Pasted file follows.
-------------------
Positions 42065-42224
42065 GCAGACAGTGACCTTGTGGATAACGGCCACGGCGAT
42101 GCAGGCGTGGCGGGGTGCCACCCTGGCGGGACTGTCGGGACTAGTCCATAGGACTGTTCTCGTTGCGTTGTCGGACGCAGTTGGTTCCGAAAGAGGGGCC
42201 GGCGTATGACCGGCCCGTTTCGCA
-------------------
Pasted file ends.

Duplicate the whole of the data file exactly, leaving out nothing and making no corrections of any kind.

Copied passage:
Positions 42065-42224
42065 GCAGACAGTGACCTTGTGGATAACGGCCACGGCGAT
42101 GCAGGCGTGGCGGGGTGCCACCCTGGCGGGACTGTCGGGACTAGTCCATAGGACTGTTCTCGTTGCGTTGTCGGACGCAGTTGGTTCCGAAAGAGGGGCC
42201 GGCGTATGACCGGCCCGTTTCGCA